Ratios, Altitudes and Orthocenters

By Janet M. Shiver and Blair Dietrich

EMAT 6680

Investigation:  During this investigation we will be looking at the altitudes and orthocenters of various triangles.  We will then prove for any acute triangle and its circumcircle, that by extending its altitudes until they intersect the circumcirle at corresponding points P, Q and R that the measure of

.

To begin our investigation we will construct several triangles and their orthocenters.  Lets start with any acute triangle ABC and construct its orthocenter H.  Remember, the orthocenter of a triangle is the common intersection of the three lines containing the altitudes of the triangle.

Now we will construct the orthocenter for the newly formed triangle ABH1.

Notice that the orthocenter for triangle ABH1 is the vertex C of the original triangle ABC.

Next we will construct the orthocenter for triangle ACH1.

Notice that the orthocenter for triangle ACH1 is the vertex B of the original triangle ABC.

Finally, we will construct the orthocenter for the newly formed triangle BCH1.

Once again, you will notice that the lines containing the altitudes of our newly formed triangle intersect at one of the vertices of the original triangle ABC, this time at vertex A.

Lets take a look at the circumcircles for all four of our triangles.

We can see that all of the circumcircles appear to be the same size for each of the constructed triangles.

As we change the shape of our triangle, we can see that the circumcircles continue to be the same size.  Click Here to see for yourself.

Now lets see what happens if we move one of the vertices to the orthocenter of triangle ABC.

We can see that one of the circles completely overlaps the circumcircle of the original triangle ABC.  Why?  This occurs because the orthocenters of the smaller triangle lies on the vertex of the original triangle.  So when the orthocenter of the smaller triangle is moved to the orthocenter of the original triangle a single right triangle is formed.

Next we would like to investigate the relationship between the altitudes of an acute triangle and their extensions as they intersect the circumcircle.

We will begin by constructing an acute triangle ABC and its circumcircle.

Next we will construct the altitudes of the triangle and extend them using lines.

We will now prove for any acute triangle ABC and its circumcircle, that by extending its altitudes until they intersect the circumcirle at corresponding points P, Q and R that the measure of

.

By construction we will draw segments BP, CP, AR, BR, AQ, and CQ.

We will show that triangle BCP is congruent to triangle BCH, triangle ARB is congruent to triangle AHB and triangle AQC is congruent to triangle AHC.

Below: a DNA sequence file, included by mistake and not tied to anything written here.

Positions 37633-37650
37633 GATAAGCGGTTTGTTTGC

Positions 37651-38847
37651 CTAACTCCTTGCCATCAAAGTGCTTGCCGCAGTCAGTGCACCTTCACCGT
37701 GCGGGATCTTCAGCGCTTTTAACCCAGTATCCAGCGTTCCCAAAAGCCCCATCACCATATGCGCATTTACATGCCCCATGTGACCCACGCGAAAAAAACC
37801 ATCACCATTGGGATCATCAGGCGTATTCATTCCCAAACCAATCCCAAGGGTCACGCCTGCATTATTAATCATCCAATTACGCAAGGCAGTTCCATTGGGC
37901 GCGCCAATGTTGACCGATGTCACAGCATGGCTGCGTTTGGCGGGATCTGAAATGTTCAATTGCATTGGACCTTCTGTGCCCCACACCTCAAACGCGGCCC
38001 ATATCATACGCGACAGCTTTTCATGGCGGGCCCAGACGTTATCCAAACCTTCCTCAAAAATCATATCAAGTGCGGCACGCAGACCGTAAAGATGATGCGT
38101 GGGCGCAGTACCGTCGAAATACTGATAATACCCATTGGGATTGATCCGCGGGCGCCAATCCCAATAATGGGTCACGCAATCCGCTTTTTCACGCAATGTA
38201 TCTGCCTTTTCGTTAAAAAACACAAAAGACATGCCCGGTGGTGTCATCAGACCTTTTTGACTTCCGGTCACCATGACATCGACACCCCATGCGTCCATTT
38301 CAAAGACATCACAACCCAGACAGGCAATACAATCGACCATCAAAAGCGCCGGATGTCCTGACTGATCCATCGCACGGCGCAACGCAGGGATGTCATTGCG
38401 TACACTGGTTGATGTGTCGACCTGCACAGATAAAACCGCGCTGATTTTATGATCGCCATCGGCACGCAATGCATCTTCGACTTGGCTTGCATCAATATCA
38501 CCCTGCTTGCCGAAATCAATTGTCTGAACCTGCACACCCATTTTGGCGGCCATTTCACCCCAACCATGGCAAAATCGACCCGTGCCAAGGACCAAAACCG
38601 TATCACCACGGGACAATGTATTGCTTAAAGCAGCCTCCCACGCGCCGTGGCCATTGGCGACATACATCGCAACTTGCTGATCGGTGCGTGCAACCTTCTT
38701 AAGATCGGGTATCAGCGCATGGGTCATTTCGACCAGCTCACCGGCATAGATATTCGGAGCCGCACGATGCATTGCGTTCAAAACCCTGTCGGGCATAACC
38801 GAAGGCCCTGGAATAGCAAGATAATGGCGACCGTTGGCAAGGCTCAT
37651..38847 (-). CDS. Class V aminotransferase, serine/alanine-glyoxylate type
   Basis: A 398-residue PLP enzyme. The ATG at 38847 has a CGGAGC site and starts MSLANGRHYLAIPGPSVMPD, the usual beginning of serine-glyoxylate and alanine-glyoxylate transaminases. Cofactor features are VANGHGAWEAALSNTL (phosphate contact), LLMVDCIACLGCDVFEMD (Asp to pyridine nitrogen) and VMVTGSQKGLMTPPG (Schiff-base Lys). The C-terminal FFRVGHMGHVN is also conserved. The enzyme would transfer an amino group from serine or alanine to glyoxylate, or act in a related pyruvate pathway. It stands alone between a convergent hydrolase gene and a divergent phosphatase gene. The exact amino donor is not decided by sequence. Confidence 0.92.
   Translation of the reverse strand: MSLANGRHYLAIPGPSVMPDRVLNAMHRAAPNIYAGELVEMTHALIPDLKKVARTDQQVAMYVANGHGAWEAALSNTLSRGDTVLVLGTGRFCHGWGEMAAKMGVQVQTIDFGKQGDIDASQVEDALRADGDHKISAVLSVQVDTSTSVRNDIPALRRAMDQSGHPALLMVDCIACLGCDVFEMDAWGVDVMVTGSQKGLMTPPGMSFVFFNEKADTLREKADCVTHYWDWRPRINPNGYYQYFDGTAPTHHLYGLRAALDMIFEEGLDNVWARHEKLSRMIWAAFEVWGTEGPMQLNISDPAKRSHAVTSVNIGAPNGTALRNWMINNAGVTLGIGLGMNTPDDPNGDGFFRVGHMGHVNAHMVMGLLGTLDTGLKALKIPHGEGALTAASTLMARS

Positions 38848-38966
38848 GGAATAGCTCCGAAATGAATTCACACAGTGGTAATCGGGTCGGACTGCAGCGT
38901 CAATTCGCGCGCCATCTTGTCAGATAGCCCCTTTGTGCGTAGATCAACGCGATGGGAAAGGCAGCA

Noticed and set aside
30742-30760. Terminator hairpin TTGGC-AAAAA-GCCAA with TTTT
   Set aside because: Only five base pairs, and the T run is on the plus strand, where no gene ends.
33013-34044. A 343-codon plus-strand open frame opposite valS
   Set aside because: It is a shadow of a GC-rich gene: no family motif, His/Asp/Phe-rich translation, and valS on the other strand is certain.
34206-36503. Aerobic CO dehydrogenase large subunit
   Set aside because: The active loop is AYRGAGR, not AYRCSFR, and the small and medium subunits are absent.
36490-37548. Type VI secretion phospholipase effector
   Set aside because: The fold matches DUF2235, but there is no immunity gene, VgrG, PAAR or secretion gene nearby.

We will begin with triangles BHC and BPC.  First we will dilate the circumcircle by ˝ about the orthocenter.  This becomes the nine point circle of triangle ABC.  Since it is ˝ the diameter of the original triangle ABC and it passes through point D, then HD = 1/2HP.

By segment addition HP = HD+DP,

Using substitution     HD =1/2(HD + DP)

HD = 1/2HD +1/2DP

1/2HD = 1/2DP

HD = DP

Since AD is an altitude of triangle ABC then it intersects BC at a right angle, thus angle HDB and angle HDC are right angles and have an angle measure of 90 degrees.

By supplementary angles, angle HDB + angle PDB = 180 degrees

Using substitution,  90 degrees + angle PDB = 180 degrees

angle PDB = 180 degrees – 90 degrees

angle PDB = 90 degrees

Similarly, it can be shown that angle HDC + angle PDC = 180 degrees and hence angle PDC = 90 degrees.

Thus, angle HDB = angle PDB and angle HDC = angle PDC.

By the reflexive property BD = BD and DC = DC.

By the side, angle, side congruence property, triangle HDB is congruent to triangle PDB and triangle HDC is congruent to triangle PDC.

Since congruent parts of congruent triangles are congruent, angle HBD is congruent to angle PBC and angle HCD is congruent to angle PCD.

By the reflex property BC is congruent to BC.

Thus, by the angle-side- angle congruence property, triangle BPC is congruent to triangle BHC.

Using a similar argument we can show that triangle APB is congruent to triangle AHB and triangle AQC is congruent to AHC.

Therefore, since triangle BHC is congruent to triangle BPC, triangle APB is congruent to triangle AHB and triangle AQC is congruent to AHC, twice the area of triangle BPC + twice the area of triangle BRA +twice the area of triangle AQC equals twice the area of triangle ABC

Notice, that by multiplying any of the altitudes and the side to which they are perpendicular we will always get twice the area of the triangle.  For ease of notation, we will be assigning  x equal to twice the area of triangle ABC.

=

=

=

Note:  (AD)(BC) = (BE)(AC) = (CF)(AB) = twice the area of triangle ABC = x.

=

By segment addition, AP = AD + DP, BQ = BE + EQ and CR = CF + FR.

Substituting we obtain,

=

=

=

=

=

=

Since  the area of triangle ABC

Then, 2 = twice the area of ABC = x

Thus, using substitution

= 3 + 1 = 4.

Therefore, we have proved for any acute triangle ABC and its circumcircle, that by extending its altitudes until they intersect the circumcirle at corresponding points P, Q and R that the measure of

.